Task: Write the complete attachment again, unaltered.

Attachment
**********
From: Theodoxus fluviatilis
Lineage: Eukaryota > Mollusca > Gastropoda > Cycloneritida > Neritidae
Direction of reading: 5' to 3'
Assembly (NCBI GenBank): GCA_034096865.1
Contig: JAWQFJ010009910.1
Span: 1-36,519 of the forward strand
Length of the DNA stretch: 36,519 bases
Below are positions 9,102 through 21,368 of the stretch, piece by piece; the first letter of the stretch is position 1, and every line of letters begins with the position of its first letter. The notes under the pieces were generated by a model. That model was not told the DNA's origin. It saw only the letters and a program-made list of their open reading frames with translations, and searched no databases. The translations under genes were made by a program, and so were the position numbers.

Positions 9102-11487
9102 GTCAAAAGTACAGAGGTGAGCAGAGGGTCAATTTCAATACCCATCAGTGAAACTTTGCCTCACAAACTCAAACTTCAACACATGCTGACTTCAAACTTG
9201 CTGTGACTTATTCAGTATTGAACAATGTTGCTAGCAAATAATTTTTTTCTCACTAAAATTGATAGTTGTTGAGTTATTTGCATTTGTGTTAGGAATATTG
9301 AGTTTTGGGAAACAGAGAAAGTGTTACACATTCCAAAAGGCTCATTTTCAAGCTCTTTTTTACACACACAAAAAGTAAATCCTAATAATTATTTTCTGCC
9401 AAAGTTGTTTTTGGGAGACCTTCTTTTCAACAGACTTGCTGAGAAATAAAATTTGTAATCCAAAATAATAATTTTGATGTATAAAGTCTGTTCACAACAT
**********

From: Theodoxus fluviatilis
Lineage: Eukaryota > Mollusca > Gastropoda > Cycloneritida > Neritidae
Direction of reading: 5' to 3'
Assembly (NCBI GenBank): GCA_034096865.1
Contig: JAWQFJ010009910.1
Span: 1-36,519 of the forward strand
Length of the DNA stretch: 36,519 bases
Below are positions 9,102 through 21,368 of the stretch, piece by piece; the first letter of the stretch is position 1, and every line of letters begins with the position of its first letter. The notes under the pieces were generated by a model. That model was not told the DNA's origin. It saw only the letters and a program-made list of their open reading frames with translations, and searched no databases. The translations under genes were made by a program, and so were the position numbers.

Positions 9102-11487
9102 GTCAAAAGTACAGAGGTGAGCAGAGGGTCAATTTCAATACCCATCAGTGAAACTTTGCCTCACAAACTCAAACTTCAACACATGCTGACTTCAAACTTG
9201 CTGTGACTTATTCAGTATTGAACAATGTTGCTAGCAAATAATTTTTTTCTCACTAAAATTGATAGTTGTTGAGTTATTTGCATTTGTGTTAGGAATATTG
9301 AGTTTTGGGAAACAGAGAAAGTGTTACACATTCCAAAAGGCTCATTTTCAAGCTCTTTTTTACACACACAAAAAGTAAATCCTAATAATTATTTTCTGCC
9401 AAAGTTGTTTTTGGGAGACCTTCTTTTCAACAGACTTGCTGAGAAATAAAATTTGTAATCCAAAATAATAATTTTGATGTATAAAGTCTGTTCACAACAT